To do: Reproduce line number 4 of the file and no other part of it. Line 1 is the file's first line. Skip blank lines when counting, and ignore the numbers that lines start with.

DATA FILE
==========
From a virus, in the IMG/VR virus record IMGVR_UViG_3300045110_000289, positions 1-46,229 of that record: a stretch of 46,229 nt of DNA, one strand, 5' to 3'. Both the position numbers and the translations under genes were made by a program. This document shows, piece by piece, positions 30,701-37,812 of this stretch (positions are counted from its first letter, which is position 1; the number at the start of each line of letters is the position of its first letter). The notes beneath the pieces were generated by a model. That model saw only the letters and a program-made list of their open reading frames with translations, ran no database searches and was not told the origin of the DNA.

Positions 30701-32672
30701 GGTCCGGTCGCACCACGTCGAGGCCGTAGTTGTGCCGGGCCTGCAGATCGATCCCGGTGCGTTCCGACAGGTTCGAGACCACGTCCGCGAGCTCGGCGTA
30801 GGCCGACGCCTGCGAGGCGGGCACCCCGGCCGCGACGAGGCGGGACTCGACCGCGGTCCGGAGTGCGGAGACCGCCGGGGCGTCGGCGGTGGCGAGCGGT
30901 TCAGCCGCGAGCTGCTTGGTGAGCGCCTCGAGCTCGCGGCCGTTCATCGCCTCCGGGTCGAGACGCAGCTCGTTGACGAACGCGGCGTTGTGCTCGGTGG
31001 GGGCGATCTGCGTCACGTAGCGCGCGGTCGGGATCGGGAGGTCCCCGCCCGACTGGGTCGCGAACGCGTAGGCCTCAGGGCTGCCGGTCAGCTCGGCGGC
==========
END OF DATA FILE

30801 GGCCGACGCCTGCGAGGCGGGCACCCCGGCCGCGACGAGGCGGGACTCGACCGCGGTCCGGAGTGCGGAGACCGCCGGGGCGTCGGCGGTGGCGAGCGGT